Here’s the list of primary closers (roughly defined as 15 saves or more this season) on those 20 teams, along with how many teams that they are on:
- 5 – Blake Treinen, Bud Norris
- 3 – Brad Hand, Shane Greene, Brad Boxberger, Fernando Rodney
- 2 – Aroldis Chapman
- 1 – Edwin Diaz, Craig Kimbrel, Wade Davis, Raisel Iglesias, Sean Doolittle, Keone Kela, Felipe Vazquez, Arodys Vizcaino, Brandon Morrow, Cody Allen.
While I’m hesitant to draw broad conclusions from one season, let alone one contest, score one for the “don’t pay (big) for saves” crowd. You still need to get closers in the NFBC – punting the category still seems like a non-starter if you want to compete in the overall, let alone have a chance at winning it. With the caveat that looking at the top 20 teams is an arbitrary endpoint, I think we can stipulate that all of these teams are going to cash in their individual leagues and have a chance at an overall payout too. The lowest top-20 overall team in saves still has 37 saves.
There is one angle that we might be overlooking, that would allow Diaz owners to inch up the leaderboard. If you have a balanced team and want to compete in your league, let alone the overall, you need to average hitting the 80th percentile in all the categories. Last year, it was a little easier to hit that target – you needed around 80 saves, rather than the 88-89 that it took the previous four years. This year we’re on a course for roughly the same target. The 80th percentile in the Main Event is sitting at 67 saves, which projects to be around 80-81 at the end of the season. If you start with Diaz and his 50+ saves, chances are you might already be there, or near there. You can start loading up your roster with more starters down the stretch to stream against bad lineups, and add more wins and strikeouts. And because you’re not chasing saves, chances are you probably have enough FAAB to accomplish that task each week. As someone who blew a lot of FAAB money to try to replace the injured Sean Doolittle (please come back!), I can tell you I miss having that extra FAAB right now.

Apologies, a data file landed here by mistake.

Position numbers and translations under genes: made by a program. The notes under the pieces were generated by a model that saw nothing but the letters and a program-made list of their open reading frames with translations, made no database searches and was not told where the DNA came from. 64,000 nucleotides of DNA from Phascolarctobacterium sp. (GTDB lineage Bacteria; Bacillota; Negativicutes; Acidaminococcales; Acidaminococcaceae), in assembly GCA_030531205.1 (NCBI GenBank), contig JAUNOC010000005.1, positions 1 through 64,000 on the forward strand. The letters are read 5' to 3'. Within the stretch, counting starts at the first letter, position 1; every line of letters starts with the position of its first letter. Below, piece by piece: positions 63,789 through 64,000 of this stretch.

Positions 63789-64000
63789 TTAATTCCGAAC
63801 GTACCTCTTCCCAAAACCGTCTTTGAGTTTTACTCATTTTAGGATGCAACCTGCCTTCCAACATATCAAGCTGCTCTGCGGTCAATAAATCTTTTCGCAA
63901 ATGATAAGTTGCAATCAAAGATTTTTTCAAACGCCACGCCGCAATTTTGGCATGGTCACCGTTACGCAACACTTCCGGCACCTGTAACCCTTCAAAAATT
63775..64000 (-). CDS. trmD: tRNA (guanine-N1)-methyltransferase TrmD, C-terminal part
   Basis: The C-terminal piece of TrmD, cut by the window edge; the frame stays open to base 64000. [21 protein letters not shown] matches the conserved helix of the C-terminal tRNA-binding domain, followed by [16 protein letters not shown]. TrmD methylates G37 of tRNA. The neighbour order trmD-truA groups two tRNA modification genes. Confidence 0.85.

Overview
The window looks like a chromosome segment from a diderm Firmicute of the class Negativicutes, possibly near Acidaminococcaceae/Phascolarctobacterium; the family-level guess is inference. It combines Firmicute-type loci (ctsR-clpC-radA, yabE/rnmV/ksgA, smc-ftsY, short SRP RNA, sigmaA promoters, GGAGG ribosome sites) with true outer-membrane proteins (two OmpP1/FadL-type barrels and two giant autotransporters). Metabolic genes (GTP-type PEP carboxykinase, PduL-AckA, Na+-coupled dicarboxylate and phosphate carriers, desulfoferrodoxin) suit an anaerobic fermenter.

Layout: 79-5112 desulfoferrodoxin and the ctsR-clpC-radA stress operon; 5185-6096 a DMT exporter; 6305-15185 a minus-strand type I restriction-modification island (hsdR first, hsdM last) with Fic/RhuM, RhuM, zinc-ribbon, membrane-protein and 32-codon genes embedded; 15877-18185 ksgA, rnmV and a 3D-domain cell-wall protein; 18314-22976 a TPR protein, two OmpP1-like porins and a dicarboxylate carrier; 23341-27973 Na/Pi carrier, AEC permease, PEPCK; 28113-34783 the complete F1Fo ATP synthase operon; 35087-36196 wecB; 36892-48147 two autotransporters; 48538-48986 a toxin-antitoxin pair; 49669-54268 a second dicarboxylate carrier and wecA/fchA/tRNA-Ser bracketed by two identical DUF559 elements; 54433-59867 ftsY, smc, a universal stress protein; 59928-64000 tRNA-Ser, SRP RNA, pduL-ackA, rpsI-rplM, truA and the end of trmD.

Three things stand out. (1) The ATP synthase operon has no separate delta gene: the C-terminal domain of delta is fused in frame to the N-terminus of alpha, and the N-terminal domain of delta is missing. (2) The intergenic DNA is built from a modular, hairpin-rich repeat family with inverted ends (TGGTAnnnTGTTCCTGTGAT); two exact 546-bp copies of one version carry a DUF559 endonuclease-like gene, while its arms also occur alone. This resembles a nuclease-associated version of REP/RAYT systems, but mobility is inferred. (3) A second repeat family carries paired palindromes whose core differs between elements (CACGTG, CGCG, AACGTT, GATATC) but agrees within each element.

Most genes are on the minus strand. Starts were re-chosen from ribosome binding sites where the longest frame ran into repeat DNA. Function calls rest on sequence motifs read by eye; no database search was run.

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I think that the main reason that target has been lowered is that teams are managing their bullpens differently. Look at the Phillies and the Astros as two examples from winning teams. They haven’t employed full-time closers the extent of the season – only in monthly spurts in the case of the Astros, and with even less regularity in Philly. What’s good for that team in terms of bullpen management is a nightmare for the fantasy owner. Diaz conversely not only has gotten almost every save chance, but the Mariners have cooperated by having a ton of one-run victories. Overall in MLB, saves are up a little from 2017 (.257 saves per game, as opposed to .243 per game last year), but still down from previous years, and more widely dispersed.
Next year’s article on how to attack saves could be difficult. While I’d like to emulate those Treinen, Hand and Boxberger owners, it seems a little too volatile to wholly rely on that class of closers in 2019 costs. I think that will be especially acute in live drafts. Diaz’s success has forced me to reconsider his draft tier, however – most likely at the expense of the top tier of closers. Which means I might miss out on Edwin Diaz for another year, in search of the next Edwin Diaz.